characteristic of the young, inexperienced asthma sufferer. Unable to

get the window open, the sympathetic companion finally took his shoe

and smashed the glass. The relief was immediate. Scarcely had the

crash of the broken glass been heard before the patient gave an

audible sigh of relief. When his friend went over to him he felt so

much better that it was rather easy for the sufferer to persuade him

that nothing more would be needed and that he should go back to bed.

In the morning, when the friend awoke, his first glance, directed by

the sunlight that came streaming into the window, was toward the

broken panes of the night before. To his surprise it was not broken.

Wondering what had happened, he looked round the room to find that he

had smashed two panes in an old bookcase set into the wall, and that

it was the breaking of the glass with the suggestion of free ingress

of air that it involved and not any real provision of fresh air that

had cured his friend's asthma so promptly.





Suggestion.--When much-vaunted cures for asthma are analyzed, many

of them are found to depend more on suggestion than on any other

element. Various forms of cigarettes are used, comparatively innocuous

in themselves, and certainly of no strong therapeutic action, yet they

work marvels in loosening the spasm that comes over the lungs in

asthmatic attacks. Any sort of a cigarette will do at the beginning. I

have seen dried grape-vine stems work very well in the country,

especially in young women to whom the idea of smoking anything was

strongly suggestive. Cubebs cigarettes have the same effect on older

people. Doubtless there is some relaxing action in the smoke. This is

not enough, however, to account for the effect produced without mental

influence. After cubebs have been tried for a period and begin to lose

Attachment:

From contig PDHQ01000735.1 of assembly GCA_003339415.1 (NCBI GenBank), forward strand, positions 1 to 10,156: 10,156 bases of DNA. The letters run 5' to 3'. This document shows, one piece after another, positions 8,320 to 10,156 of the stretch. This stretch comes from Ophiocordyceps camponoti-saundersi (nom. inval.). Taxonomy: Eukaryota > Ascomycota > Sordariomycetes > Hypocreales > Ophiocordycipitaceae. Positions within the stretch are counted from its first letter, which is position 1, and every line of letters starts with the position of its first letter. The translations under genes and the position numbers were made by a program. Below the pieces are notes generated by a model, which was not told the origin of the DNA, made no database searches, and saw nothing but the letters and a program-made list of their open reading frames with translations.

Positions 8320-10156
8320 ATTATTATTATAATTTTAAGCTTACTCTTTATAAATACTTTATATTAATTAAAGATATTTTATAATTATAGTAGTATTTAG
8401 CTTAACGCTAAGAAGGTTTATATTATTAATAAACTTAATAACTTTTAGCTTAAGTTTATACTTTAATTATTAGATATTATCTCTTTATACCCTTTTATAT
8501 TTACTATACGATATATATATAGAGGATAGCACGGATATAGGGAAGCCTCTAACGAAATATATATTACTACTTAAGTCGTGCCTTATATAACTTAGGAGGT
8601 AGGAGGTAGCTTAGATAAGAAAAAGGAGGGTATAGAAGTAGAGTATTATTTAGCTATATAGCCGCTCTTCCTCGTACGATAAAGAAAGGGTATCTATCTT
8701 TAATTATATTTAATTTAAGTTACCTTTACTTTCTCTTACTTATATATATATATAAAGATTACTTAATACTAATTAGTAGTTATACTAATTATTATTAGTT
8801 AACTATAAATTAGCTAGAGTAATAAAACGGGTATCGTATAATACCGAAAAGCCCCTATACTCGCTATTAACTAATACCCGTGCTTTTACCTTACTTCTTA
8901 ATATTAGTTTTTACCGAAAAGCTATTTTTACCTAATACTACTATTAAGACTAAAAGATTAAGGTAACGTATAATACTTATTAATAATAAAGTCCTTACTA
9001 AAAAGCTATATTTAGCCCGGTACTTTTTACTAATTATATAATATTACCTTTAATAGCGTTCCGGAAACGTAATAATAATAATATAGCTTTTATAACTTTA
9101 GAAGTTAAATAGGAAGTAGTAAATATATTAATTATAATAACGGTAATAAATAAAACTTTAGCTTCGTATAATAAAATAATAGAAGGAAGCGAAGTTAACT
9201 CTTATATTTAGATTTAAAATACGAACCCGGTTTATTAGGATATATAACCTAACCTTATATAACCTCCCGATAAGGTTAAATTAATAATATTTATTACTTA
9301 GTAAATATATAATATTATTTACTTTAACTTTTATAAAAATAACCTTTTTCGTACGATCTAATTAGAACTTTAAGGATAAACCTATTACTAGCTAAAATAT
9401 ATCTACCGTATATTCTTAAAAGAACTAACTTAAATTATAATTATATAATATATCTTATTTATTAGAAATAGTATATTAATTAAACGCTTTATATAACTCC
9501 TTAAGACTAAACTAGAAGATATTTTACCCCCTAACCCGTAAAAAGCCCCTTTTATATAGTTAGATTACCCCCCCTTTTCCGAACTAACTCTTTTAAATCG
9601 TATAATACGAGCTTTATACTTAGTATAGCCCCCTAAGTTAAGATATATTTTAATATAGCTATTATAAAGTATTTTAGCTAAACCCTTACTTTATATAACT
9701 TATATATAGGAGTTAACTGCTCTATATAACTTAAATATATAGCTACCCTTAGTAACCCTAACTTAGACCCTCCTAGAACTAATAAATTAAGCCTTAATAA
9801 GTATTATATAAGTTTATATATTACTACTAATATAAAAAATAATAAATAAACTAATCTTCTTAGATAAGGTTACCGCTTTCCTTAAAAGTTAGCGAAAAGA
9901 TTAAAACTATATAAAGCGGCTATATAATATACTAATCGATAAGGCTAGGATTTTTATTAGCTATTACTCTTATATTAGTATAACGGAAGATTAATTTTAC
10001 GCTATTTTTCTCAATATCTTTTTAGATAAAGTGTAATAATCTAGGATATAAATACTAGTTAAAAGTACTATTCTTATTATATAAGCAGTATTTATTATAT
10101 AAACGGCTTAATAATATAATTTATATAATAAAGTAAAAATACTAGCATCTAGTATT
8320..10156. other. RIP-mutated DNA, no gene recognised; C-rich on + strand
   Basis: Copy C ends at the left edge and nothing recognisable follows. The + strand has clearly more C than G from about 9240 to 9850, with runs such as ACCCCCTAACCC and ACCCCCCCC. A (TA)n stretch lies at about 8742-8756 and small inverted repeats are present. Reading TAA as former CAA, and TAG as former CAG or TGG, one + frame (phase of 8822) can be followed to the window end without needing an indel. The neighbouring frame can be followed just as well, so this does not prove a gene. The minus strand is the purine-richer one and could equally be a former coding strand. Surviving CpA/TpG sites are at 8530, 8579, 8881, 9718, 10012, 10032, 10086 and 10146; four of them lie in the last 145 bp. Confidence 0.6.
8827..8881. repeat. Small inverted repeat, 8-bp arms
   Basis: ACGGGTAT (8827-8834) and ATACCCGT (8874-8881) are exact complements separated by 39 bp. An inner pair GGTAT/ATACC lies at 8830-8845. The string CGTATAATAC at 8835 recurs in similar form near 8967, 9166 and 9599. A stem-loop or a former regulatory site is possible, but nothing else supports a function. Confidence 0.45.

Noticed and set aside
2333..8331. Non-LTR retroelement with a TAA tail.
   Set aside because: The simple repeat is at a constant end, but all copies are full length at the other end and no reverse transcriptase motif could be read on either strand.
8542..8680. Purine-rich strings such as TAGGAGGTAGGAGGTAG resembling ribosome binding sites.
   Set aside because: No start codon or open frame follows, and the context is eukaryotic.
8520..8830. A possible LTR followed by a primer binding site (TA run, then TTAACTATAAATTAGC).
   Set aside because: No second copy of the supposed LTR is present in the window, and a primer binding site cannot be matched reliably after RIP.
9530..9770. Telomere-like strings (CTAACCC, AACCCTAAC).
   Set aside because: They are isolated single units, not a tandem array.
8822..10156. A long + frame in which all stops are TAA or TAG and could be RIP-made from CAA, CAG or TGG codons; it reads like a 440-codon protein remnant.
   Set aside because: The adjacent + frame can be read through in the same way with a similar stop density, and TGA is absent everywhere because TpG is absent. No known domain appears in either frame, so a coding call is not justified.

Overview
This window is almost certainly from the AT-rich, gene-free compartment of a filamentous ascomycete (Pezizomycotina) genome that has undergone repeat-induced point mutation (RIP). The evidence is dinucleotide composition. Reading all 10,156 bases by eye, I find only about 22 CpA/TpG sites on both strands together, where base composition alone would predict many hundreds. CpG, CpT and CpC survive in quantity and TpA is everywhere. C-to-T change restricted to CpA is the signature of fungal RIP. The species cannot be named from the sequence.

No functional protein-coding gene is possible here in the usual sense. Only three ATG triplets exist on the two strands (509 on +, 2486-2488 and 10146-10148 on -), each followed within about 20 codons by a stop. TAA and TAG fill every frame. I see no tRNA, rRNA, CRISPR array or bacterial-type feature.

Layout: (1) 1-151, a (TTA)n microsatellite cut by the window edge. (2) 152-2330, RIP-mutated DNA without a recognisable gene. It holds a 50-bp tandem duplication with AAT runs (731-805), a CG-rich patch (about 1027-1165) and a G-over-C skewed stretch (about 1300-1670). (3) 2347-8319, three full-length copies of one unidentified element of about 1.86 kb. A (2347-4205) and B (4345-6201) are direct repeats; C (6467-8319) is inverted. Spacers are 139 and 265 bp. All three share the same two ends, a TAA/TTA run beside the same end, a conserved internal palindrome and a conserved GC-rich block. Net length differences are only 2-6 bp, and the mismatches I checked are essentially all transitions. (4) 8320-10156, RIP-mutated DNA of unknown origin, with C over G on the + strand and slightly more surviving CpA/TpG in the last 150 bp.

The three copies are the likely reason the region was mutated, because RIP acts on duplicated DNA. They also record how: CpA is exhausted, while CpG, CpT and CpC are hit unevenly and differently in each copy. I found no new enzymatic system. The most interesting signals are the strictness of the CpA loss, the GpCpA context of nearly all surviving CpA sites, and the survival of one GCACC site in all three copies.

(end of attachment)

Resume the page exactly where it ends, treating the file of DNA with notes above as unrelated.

their efficacy, then other materials that produce a pungent smoke or

have a certain sensory action, as stramonium leaves, may be used, and

will also have the marvelous power of cubebs. After a time, however,

they, too, lose their efficacy, and, as a rule, each successive

cigarette that is tried has less power than the first to control the

difficulty of breathing.



The more one hears of cures for asthma, and the longer one has

experience with these cases, the clearer does it become that there is

a large suggestive element in every successful treatment. If a piece

of ordinary blotting paper be dipped in a strong solution of saltpeter

and allowed to dry, it will, if touched by a lighted match, burn

slowly without flame, but with the production of heavy, thick smoke.

The therapeutic elements in this are not very strong, but the

suggestive element, when a room gets full of it, is intense and is

cumulative. Very probably the thick smoke, rich in nitrites, has some

tendency to relax the spasm in the lungs which causes the asthmatic

seizure, but after a time the remedy fails and something else has to

be tried. In many cases, when first used, it almost works a miracle.

This is the simplest type of suggestive treatment for asthma.





Mental Shock.--Any strong mental influence, especially if

accompanied by the suggestion of assured relief, is likely to do much

for asthma of essentially neurotic character, and indeed is more

powerful in dispelling the symptoms of the seizure than almost any

other means that we have. Sometimes even things absolutely indifferent

which produce a profound mental impression, prove curative. There are